This year I did my annual pick in the local fields and came back with 10lbs. And a plan = jam, sorbet, bake, freeze and eat. All in that order too. I should note that I understand why strawberries can be expensive - they are extremely difficult to pick! Unlike blueberries which grow on very comfortable waist-to-shoulder high bushes, strawberries are grown on small shrubs really, I mean they're more like leafy hedges actually - but you have to squat to get them. Yes, squat. Low. In the sun. For hours. And then paw your way through the dirt, through the leaves and vines to get those precious berry gems. I've learned to carry a small paring knife to pick the berry by the stem and not crush the fruit off the stem with my fingers. My friends laughed at my when they saw my "set up" - a big plastic box lined with a tea towel for end-of-row storage and a smaller cardboard carry-along for my picking. Every 15 minutes or so I'd empty my cardboard box into the bigger one to be weighed at the end. The tea towel cushions the berries and provides a barrier from the hard and hot plastic. Once you get them home - you must "deal" with them right away. 5 lbs were gently rinsed and put in a large pot for jam. Another 2lbs were also rinsed and put in a smaller saucepan to make my sorbet reduction. The remaining fruit was distributed between baked good, the freezer and my tummy :)

(1 3/4 cups juice, 3/4 cup syrup)

I decided this year to reduce the strawberries over heat to really extract as much pure flavour as I could. Normally I would blitz them in a blender and then strain it - but I really wanted a more complex and bold strawberry flavour. It took a while, but it was worth it - let the berries cook and release their juice. Their ripeness was perfect and in no time I had a saucepan of red juice. I strained it and let it cool.

I mentioned before that you need a sugar syrup for the sorbet - so I used the leftover ginger-infused syrup and the combination was simply divine. Really very refreshing and bold - exactly what I needed to keep me motivated to wait those next 10.5 months.

June 2012 can't come soon enough!!

Monday, August 1, 2011

Cake & Ice Cream

It's a classic combination, isn't it?
I recently celebrated a friend's birthday and after a terrific dinner at a local izakaya joint, we went back to mine for cake & ice cream. The cake was a multilayered fruit&cream&ganache tower, finished off with a scoop of butter caramel ice cream swirled with dark chocolate. Although the cake was awesome, I was really excited to see my friends' faces when they sank their tongues into the ice cream.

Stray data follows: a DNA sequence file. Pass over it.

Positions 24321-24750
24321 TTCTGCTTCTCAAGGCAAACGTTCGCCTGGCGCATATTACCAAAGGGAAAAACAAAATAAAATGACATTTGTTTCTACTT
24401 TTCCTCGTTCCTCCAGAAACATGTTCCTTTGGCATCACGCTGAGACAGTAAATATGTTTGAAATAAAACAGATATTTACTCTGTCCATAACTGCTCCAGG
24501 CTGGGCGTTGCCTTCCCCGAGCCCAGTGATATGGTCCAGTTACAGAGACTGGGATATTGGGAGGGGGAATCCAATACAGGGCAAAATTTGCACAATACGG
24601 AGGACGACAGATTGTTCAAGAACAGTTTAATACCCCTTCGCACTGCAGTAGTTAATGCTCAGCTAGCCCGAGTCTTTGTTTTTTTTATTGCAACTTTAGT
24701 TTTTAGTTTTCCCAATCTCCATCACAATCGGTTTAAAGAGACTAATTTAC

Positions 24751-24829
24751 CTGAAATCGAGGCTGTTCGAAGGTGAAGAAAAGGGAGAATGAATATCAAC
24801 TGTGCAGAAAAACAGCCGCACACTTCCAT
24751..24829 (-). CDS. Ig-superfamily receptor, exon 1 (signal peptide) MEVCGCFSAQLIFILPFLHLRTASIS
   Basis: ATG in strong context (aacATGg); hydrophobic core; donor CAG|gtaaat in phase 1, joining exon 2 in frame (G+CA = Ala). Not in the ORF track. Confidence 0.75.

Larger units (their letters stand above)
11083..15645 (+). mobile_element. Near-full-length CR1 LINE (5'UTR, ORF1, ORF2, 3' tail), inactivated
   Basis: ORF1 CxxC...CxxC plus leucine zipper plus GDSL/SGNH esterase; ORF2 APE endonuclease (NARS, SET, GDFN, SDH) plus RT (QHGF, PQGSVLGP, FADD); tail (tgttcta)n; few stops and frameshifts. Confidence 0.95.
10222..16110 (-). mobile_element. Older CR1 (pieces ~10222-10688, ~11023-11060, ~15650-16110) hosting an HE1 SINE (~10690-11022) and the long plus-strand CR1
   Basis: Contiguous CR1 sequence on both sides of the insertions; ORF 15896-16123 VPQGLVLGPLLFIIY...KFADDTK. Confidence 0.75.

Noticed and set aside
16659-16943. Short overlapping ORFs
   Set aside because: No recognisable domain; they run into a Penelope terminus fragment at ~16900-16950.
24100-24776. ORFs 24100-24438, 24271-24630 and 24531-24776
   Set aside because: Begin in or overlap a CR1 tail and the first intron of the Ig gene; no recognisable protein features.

I can't tell you how happy I was to see that they enjoyed it as much as I did. Butter Caramel Ice Cream (from David Lebovitz) - it's a winner!

I managed to take some blurry photos of the actual making of the ice cream, I'll share them later this week.

Sunday, July 24, 2011

Ice Cream as an Art Form

In an issue of Gastronomica, there's an article on whether food can be considered art. I wholeheartedly agree with this notion, but I understand if others do not. After all, food, for all intents and purposes, is sustenance for our bodies. It's fuel - plain and simple. But I do believe that food is also pleasure - and when done well can be just as or more affecting than art. I don't know if I've ever been moved to tears by food - but there have been bites that have been life-changing. Sometimes it has been a "perfect" bite - the ultimate blend of the senses, others have been the realization and product of superior technique and pure ingredients. And sometimes, it's just damned good. I don't need to explain that food is beautiful - I mean, go check out any issue of Bon Appetit or back issue of Gourmet or even food blogs out there - you will see pictures and food styled and crafted so well, it is hard to fathom that it actually exists in real life and is edible!!

Anyway, I went into this long introductory story to set up another story of a conversation I had with the Mothership. I was lamenting the lack of freezer space due to some overzealous ice cream making and she said, "well, why don't you just stop making ice cream?"

I froze (not literally, hahaha). I was also shocked and hurt. The Mothership is an artist, if anyone were to understand my need to create, invent, and experiment with desserts of the frozen variety - it would be her! I coolly asked her, "well then, you should stop painting. Goodness knows you have enough artwork around the house? Why do you need more? Why do you do it?"